You can’t burn the candle at both ends

'Toss Up' Copyright Kate Forman 2003

'Toss Up' Copyright Kate Forman 2003

 

My Grandfather passed away last week. It’s odd, because I posted about time management, and didn’t mention him. I suppose it was a little too new to write about. There are so many benefits to working from home, but I know from my day job that it’s easier to handle grief when the boss ain’t me. I can compartmentalize difficult feelings and focus on the task at hand when there’s an external force (bosses, co-workers, clients) right in front of me, but at home, even with a deadline or a healthy to-do-list, I find it much more difficult to make my emotions behave.

I have been blessed in my life to have two Grandfathers. They couldn’t have been more different, and they got a long like a house on fire. From my childhood to my adulthood their ability to laugh it up and find common interests (for example: paintings of riverboats,) made me happily surprised.

My Grandfather who just died was an insurance salesman, a pipe smoker, and prone to dressing mono-chromatically. Unfortunately, he was diagnosed with Alzheimer’s Disease fourteen years ago. Alzheimer’s is a mean disease, and it made me angry that his feisty personality, humor, and ability to quickly cut through b.s. was pervasively overcome.

My last post was a whine, I’ll admit. My problem with time management is that once I start doing something I find enjoyable, it’s hard for me to shift gears, even to another enjoyable task. Hence ‘painting days,’ and ensuing neglect to marketing.

In my defence, I’ve been this way for a long time. My Grandfather’s passing made me recall a night I slept over their house, when I was sent to bed I brought along a flashlight and was happily reading away when he knocked on the door and poked his head in. I braced myself for a stern reprimand (it wasn’t the first, or last, time I’d get caught reading when I should have been sleeping) but instead he smiled, took the pipe out of his mouth and said, “sister, you can’t burn the candle at both ends.”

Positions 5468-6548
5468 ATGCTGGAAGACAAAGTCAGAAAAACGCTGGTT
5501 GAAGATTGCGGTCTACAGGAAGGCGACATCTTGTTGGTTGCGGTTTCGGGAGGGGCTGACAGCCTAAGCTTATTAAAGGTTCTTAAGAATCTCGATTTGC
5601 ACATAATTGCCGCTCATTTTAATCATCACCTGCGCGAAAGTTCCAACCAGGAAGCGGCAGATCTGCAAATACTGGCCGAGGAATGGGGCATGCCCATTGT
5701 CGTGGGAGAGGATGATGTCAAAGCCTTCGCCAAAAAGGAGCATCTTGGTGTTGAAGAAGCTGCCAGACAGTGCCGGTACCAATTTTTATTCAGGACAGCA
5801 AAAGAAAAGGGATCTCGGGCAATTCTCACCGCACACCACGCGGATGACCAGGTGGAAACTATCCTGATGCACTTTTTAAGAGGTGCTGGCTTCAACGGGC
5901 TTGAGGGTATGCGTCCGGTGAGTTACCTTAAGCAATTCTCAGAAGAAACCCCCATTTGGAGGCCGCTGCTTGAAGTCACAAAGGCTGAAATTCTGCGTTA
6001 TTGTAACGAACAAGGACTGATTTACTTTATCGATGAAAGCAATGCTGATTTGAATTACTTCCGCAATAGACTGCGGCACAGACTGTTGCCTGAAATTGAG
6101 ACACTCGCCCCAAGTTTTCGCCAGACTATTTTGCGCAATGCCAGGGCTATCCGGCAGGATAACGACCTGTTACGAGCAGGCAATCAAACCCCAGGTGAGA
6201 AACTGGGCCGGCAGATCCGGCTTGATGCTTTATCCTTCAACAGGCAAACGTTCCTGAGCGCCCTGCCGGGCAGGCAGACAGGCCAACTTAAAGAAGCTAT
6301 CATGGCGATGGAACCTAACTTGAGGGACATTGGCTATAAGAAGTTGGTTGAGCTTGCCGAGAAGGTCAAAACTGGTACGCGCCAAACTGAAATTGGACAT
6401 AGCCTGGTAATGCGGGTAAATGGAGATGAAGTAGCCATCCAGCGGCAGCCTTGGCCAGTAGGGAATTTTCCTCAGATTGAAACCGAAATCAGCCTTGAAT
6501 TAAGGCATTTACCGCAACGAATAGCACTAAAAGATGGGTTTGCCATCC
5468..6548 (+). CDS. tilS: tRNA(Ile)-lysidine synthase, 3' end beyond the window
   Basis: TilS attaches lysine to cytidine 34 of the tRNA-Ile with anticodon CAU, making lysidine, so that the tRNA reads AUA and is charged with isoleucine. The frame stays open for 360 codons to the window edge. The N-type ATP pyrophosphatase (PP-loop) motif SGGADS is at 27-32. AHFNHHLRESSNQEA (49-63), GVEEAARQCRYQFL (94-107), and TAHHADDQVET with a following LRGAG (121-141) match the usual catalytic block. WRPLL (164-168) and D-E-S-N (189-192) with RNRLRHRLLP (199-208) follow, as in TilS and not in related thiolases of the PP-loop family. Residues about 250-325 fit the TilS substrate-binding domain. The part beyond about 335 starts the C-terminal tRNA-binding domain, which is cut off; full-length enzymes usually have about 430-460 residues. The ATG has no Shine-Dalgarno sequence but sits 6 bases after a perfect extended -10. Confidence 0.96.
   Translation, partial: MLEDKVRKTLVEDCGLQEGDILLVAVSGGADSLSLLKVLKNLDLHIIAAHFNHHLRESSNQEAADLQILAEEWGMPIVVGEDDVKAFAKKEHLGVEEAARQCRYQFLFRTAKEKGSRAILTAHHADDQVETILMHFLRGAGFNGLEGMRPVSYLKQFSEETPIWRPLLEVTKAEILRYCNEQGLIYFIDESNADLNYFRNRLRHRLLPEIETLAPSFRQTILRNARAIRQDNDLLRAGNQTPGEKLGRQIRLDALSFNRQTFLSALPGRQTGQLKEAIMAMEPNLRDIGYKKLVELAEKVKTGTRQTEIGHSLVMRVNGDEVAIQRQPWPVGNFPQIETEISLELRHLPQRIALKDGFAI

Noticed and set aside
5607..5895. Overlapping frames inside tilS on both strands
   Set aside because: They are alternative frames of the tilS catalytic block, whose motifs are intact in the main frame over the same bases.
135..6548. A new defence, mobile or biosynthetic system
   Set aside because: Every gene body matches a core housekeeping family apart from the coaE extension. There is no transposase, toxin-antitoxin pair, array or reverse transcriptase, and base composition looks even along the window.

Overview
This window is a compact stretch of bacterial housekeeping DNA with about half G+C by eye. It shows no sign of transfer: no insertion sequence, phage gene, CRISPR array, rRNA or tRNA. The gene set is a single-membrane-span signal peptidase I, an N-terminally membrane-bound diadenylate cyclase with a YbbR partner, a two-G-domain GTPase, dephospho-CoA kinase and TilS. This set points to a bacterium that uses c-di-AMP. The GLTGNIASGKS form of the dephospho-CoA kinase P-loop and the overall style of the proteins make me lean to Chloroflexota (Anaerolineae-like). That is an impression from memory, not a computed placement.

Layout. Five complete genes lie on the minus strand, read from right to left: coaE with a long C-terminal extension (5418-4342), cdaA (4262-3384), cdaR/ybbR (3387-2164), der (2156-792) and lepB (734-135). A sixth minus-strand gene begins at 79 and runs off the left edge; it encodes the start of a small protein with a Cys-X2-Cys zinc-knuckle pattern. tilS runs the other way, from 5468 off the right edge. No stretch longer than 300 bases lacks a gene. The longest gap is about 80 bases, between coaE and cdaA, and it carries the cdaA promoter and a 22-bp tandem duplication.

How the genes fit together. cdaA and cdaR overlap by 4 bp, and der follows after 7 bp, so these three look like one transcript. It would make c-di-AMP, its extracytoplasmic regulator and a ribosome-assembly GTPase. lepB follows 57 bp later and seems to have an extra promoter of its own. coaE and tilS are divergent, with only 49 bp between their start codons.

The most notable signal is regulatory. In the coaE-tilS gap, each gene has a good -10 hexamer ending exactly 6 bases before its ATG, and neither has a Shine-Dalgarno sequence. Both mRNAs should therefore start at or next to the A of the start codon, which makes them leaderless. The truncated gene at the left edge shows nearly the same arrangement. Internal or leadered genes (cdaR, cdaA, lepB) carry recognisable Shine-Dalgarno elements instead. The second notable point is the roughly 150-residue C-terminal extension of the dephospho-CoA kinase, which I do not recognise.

I was 8, and I had to think long and hard about that imagery. Just now, writing it, it made me that combination of happy sad that comes from remembering childhood and Grandpa’s, but it also made me think that maybe being a working artist is attempting to burn the candle at both ends.

As he really did love to call anyone out on their tall tales and/or excuses, I know what he’d say if I ran that theory by him: (cover your eyes fair reader,) he’d call BULLSHIT. And then put the pipe back in.

Sigh. Back to priorities, time management, and shifting gears.

Advertisements

6 thoughts on “You can’t burn the candle at both ends

  1. I’m sorry about the loss of your grandfather Kate. What an awesome man he was and what a wonderful influence to have had in your life.

Leave a Reply

Fill in your details below or click an icon to log in:

WordPress.com Logo

You are commenting using your WordPress.com account. Log Out / Change )

Twitter picture

You are commenting using your Twitter account. Log Out / Change )

Facebook photo

You are commenting using your Facebook account. Log Out / Change )

Google+ photo

You are commenting using your Google+ account. Log Out / Change )

Connecting to %s